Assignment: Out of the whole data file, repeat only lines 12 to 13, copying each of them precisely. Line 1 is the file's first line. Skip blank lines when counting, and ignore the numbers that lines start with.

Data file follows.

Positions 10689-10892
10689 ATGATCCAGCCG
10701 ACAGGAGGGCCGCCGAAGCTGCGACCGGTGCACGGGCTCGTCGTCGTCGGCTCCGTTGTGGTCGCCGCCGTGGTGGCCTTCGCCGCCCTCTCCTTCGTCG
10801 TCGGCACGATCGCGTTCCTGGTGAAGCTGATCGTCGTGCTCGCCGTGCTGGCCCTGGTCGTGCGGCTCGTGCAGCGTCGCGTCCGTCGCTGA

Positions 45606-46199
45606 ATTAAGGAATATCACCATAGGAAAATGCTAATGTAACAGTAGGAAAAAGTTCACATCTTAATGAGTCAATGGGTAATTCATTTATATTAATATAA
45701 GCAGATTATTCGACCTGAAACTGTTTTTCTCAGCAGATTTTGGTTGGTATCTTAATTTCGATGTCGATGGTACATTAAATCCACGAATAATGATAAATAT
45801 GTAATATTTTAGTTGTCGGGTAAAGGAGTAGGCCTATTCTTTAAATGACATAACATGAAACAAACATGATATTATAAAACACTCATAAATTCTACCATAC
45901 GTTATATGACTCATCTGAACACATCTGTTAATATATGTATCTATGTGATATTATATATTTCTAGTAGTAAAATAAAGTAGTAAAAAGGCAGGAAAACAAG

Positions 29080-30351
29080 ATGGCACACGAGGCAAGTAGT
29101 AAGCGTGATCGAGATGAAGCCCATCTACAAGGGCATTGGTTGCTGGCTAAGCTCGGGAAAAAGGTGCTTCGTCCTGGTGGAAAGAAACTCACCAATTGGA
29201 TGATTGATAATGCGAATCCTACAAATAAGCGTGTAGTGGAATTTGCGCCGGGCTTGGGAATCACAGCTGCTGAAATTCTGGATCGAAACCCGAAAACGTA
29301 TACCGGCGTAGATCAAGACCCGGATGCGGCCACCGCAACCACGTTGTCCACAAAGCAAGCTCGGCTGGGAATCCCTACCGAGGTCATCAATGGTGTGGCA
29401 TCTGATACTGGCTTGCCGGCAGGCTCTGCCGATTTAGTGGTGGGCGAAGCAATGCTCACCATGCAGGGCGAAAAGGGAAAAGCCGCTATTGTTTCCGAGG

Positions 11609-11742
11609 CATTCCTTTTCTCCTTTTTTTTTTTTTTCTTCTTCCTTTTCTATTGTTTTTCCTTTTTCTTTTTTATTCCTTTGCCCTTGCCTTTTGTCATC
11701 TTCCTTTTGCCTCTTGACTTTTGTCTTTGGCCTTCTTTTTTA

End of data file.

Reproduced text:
29101 AAGCGTGATCGAGATGAAGCCCATCTACAAGGGCATTGGTTGCTGGCTAAGCTCGGGAAAAAGGTGCTTCGTCCTGGTGGAAAGAAACTCACCAATTGGA
29201 TGATTGATAATGCGAATCCTACAAATAAGCGTGTAGTGGAATTTGCGCCGGGCTTGGGAATCACAGCTGCTGAAATTCTGGATCGAAACCCGAAAACGTA